Organs in Catholic churches in Groningen and Drenthe (the northern Netherlands) around 1850 (part IV) by Victor Timmerby Victor Timmer | Het ORGEL | Year 99 | (2003) | Issue 1
Het ORGEL 99 (2003), nr. 1, 17-25 [summary]
The Catholic Church manifested itself ever more strongly after the restoration of the episcopal hierarchy in 1853. This article gives a survey of the Catholic organs in the northern provinces of The Netherlands (Groningen and Drenthe) around 1854. Only a few of these organs have survived. Large new churches, changing liturgical demands, and a change of musical taste required different organs.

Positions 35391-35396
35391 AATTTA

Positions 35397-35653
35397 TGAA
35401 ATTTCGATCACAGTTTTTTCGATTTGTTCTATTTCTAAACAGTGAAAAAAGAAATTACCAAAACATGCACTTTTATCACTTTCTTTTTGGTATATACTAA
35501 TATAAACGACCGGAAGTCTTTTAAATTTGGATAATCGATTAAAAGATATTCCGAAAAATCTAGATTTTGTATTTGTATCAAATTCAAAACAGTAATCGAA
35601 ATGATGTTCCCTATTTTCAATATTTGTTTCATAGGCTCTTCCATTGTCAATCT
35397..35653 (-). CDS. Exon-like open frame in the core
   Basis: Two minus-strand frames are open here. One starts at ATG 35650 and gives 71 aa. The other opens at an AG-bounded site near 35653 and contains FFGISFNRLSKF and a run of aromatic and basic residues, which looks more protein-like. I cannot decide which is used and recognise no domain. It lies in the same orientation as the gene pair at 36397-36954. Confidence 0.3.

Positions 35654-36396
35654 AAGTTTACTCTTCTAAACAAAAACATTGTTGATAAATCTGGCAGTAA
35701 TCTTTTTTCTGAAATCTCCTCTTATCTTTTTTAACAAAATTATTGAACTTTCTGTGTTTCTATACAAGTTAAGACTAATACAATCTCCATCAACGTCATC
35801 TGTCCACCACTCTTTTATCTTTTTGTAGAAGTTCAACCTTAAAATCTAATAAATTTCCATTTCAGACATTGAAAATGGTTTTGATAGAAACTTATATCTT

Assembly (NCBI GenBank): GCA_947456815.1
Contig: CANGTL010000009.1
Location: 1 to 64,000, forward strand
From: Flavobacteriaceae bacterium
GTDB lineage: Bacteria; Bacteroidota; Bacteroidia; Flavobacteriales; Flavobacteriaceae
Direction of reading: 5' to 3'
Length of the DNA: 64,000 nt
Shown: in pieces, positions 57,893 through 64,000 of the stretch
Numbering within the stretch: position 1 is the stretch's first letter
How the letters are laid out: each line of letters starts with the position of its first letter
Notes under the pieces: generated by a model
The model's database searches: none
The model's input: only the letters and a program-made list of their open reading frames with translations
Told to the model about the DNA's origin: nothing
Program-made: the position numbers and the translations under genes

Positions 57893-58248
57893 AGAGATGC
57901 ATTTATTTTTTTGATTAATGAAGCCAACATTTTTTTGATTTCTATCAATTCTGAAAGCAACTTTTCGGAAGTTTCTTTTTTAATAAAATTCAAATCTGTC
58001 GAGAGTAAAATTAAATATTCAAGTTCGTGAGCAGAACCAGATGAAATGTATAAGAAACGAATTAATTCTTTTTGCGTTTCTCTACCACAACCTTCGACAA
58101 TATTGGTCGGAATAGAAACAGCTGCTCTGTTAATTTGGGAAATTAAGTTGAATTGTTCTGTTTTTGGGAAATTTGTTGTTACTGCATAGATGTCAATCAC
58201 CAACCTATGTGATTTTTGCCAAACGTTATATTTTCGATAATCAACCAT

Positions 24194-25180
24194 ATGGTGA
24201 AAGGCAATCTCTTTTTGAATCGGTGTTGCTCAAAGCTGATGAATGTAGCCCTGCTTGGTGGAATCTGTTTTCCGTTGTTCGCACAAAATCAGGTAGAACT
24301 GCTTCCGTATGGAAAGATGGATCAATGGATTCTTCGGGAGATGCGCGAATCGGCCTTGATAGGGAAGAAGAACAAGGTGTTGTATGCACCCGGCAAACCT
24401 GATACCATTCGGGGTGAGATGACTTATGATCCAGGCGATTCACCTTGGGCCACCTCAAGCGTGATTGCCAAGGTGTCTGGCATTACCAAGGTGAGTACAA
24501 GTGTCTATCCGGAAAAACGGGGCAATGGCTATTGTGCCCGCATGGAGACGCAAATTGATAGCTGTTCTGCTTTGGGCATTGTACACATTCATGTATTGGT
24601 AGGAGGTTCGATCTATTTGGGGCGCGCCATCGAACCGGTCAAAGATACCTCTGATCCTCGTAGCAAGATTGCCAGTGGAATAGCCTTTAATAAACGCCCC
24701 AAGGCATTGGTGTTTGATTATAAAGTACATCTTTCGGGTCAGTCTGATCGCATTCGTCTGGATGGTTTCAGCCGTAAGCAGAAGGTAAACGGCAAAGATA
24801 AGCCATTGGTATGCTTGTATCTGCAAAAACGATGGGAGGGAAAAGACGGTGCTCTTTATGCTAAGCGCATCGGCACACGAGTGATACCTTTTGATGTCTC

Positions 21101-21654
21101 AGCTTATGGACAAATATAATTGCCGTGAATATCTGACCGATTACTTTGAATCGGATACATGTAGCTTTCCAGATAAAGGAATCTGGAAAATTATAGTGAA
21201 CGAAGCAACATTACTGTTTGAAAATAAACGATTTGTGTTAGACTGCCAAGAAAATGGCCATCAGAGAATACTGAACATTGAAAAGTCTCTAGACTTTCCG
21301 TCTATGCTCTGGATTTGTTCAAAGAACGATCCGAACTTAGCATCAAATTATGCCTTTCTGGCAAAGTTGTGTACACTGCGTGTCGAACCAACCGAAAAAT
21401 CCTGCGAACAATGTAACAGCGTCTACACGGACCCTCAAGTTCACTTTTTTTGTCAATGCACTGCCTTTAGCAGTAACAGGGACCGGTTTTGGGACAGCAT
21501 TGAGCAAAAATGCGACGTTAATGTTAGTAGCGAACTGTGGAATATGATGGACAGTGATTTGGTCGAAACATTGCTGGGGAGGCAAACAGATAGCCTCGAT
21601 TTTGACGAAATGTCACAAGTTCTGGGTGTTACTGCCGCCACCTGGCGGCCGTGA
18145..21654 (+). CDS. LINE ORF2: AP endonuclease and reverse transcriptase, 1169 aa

This is part 4 of the article. The organs studied in this part are the Wenthin organ in Uithuizen (H. Jacobus de Meerdere, organ built in 1816, replaced in 1908 by a Maarschalkerweerd organ; the Wenthin organ was moved to the village church at Niehove), the organ in Veendam (H. Maria Tenhemelopneming, organ built in 1814, replaced in 1930 by a new Valckx & Van Kouteren organ), the Timpe organ in Veenhuizen (H. Hieronymus Aemilianus, organ from 1836, dismantled in 1960, re-inaugurated in 1963 in the Hervormde Kerk at Halsteren) and the organ in Winschoten (St.-Vitus, old organ, on which, among others, Timpe and Lohman worked, dismantled in 1873 and replaced by an anonymous chamber organ, which was replaced in 1885 by a new Gradussen organ).